Paul Currier, owner of the Café Moxie building destroyed when a fire broke out there on the Fourth of July, plans to apply today for a permit to rebuild the Main street, Vineyard Haven restaurant, with the backing of Mike Ryan of Island Woodworks.

“I would love nothing better than [for the new Cafe Moxie] to be open for the Fourth of July next year,” Mr. Currier said.

He has been in regular contact with Austin Racine and Katrina Yekel, who had taken over the restaurant in the spring. “I have every reason to think they’ll be back” to open the new Moxie, Mr. Currier said. Mr. Racine is currently working as a private chef in New York.

Recyclable steel, copper and other metals were removed this week, and demolition of what’s left of Café Moxie could be completed next week, pending town approval.

Mr. Ryan, an Irish-born builder who has been on the Island for 12 years, said yesterday he was working on drawings which would restore the restaurant. He hoped to get widespread support to make it the same height as the adjacent Bunch of Grapes building, with two apartments above the cafe.

Ann Nelson is moving ahead on construction at landmark bookstore building. — Mark Alan Lovewell

Meanwhile, Ann Nelson, owner of the Bunch of Grapes building which also was badly damaged in the fire, confirmed that she too was moving ahead; new construction began there this week. Although still awaiting the insurance settlement, Mrs. Nelson hopes to have the place fit for a bookstore by spring.

It all comes as a bit of upbeat news following a difficult summer on Main street in Vineyard Haven that began with the devastating Independence Day fire that destroyed two key businesses and their buildings in the heart of the Island’s main port town.

Mr. Ryan said he had known Mr. Currier for some time and had enjoyed eating at Café Moxie. “I kept driving by and seeing nothing was happening. So I approached Paul and found out he wasn’t getting much help . . . and I’m helping him,” Mr. Ryan said.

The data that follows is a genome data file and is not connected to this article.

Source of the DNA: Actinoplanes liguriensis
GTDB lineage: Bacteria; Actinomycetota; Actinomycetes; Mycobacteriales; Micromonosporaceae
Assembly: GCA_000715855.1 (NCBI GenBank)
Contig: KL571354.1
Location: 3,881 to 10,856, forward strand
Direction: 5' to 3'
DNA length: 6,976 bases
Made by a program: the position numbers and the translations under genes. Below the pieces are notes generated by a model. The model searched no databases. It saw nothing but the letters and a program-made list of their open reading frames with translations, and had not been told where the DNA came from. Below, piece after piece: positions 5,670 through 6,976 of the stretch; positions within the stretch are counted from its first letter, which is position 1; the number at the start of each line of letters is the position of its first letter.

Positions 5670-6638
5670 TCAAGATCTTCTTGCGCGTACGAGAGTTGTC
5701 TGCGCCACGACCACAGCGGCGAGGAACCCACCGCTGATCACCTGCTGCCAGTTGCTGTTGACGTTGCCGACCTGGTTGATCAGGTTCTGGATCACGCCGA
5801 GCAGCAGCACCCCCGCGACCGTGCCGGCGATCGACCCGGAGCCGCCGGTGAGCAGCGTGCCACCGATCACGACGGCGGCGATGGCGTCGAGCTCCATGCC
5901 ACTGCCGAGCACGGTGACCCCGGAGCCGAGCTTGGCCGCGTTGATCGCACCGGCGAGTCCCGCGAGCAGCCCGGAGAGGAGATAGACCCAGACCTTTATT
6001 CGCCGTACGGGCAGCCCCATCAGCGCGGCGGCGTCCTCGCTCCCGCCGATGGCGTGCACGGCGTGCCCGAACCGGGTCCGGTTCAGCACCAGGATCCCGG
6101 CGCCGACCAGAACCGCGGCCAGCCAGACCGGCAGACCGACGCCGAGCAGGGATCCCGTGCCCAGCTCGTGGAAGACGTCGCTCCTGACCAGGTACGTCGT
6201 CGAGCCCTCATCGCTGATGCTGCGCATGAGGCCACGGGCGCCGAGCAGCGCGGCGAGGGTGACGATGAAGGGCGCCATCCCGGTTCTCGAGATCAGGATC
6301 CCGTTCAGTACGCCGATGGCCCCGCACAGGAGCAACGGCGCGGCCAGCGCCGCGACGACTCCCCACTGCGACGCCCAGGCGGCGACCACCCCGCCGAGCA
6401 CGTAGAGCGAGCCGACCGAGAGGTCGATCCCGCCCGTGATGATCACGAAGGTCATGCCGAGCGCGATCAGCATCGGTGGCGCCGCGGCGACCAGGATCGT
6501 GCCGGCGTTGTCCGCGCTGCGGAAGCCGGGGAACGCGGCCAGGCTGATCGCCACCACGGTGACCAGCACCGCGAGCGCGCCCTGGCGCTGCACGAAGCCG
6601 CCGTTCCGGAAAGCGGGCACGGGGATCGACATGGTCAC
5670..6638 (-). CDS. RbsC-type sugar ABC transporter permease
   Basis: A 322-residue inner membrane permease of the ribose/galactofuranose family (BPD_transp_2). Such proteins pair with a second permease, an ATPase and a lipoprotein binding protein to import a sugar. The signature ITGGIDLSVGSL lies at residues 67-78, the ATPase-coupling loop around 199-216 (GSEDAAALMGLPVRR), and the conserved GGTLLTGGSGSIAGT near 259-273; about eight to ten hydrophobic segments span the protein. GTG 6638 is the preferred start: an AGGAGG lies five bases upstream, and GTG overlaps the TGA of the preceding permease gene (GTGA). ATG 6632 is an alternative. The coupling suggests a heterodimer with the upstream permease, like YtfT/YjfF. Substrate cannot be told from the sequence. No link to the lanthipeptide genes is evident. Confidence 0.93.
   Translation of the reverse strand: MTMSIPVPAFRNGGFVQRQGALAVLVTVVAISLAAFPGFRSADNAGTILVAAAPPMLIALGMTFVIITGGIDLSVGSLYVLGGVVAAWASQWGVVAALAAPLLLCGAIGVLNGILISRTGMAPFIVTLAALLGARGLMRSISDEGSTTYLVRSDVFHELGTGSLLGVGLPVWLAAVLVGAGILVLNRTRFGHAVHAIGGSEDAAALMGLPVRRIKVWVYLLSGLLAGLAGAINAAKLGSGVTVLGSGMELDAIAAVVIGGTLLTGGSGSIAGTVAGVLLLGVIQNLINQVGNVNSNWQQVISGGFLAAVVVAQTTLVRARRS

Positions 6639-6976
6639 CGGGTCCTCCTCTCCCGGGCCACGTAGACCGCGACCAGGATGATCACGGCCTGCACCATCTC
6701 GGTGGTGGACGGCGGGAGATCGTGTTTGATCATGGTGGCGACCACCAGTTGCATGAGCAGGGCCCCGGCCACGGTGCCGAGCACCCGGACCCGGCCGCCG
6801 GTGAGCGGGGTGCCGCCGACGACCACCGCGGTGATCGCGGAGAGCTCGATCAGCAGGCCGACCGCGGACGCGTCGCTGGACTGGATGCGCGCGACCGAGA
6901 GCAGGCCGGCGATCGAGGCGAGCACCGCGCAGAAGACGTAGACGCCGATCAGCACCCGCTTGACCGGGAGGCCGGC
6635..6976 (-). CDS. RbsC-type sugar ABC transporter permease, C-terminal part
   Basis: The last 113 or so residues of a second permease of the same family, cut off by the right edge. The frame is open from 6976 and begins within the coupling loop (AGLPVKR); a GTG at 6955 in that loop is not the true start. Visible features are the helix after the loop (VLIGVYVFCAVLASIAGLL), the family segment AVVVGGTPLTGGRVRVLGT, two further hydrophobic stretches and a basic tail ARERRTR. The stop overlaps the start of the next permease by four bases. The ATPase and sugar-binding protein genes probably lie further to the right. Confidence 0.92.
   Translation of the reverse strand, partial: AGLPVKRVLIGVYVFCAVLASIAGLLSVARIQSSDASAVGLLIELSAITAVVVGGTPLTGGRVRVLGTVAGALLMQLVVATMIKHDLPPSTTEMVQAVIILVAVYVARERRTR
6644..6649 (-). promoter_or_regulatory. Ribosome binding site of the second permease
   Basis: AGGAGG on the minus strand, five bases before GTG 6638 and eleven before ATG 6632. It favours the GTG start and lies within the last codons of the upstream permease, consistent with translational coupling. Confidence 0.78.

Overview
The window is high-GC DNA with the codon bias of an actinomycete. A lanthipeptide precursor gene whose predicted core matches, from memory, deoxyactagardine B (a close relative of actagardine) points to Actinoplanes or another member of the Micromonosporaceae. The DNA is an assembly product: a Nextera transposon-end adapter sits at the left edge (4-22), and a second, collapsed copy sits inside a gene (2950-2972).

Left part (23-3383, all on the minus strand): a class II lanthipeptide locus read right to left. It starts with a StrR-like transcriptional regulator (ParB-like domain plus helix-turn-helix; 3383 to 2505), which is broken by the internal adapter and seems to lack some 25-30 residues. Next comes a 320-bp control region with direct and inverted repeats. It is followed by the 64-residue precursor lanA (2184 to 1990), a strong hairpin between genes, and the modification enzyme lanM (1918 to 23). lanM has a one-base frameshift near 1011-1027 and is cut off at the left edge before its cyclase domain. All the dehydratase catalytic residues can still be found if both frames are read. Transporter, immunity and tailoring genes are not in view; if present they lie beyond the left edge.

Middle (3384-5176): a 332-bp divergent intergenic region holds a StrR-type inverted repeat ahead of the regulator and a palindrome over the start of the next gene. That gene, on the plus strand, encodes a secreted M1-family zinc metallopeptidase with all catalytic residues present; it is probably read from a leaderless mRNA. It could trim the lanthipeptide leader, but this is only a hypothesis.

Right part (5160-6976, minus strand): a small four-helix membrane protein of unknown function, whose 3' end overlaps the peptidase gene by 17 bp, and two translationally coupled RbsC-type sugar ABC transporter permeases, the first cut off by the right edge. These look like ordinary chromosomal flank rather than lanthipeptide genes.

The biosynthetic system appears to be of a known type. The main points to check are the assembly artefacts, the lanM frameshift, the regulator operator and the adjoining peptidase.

He acknowledged it was a big risk, but laughed that he was crazy, and happy to take the risk if it meant bringing back life to Main street. He said his construction company, Island Woodworks, has 12 employees, a year and a half’s work ahead with good clients and a buoyant bank account. “We’re one of the up and coming companies, not too big, not too small,” he said.

“I think we can make it viable,” he said. Mr. Ryan said that, depending on the permits, he was confident the restaurant could be reopened next summer. “I like building, I’m good at it,” he said. He pointed to a house going up on State Road near John’s Fish Market as an example.

Mr. Currier said he was pleased “we’re finally starting to do something that’s noticeable.”

He said he has spent months negotiating with adjusters and lawyers and banks, “and it’s not a good time to be dealing with banks,” he added. “I can’t tell you how daunting it’s been . . . it’s nice to get some real movement.

Mark Alan Lovewell

“I’m pretty excited about pulling everyone back in,” Mr. Currier said.

Mrs. Nelson’s son, Jon Nelson, owns the Bunch of Grapes business. He has put the business up for sale, and last month’s New England Independent Booksellers trade show was buoyed by rumors of its imminent sale.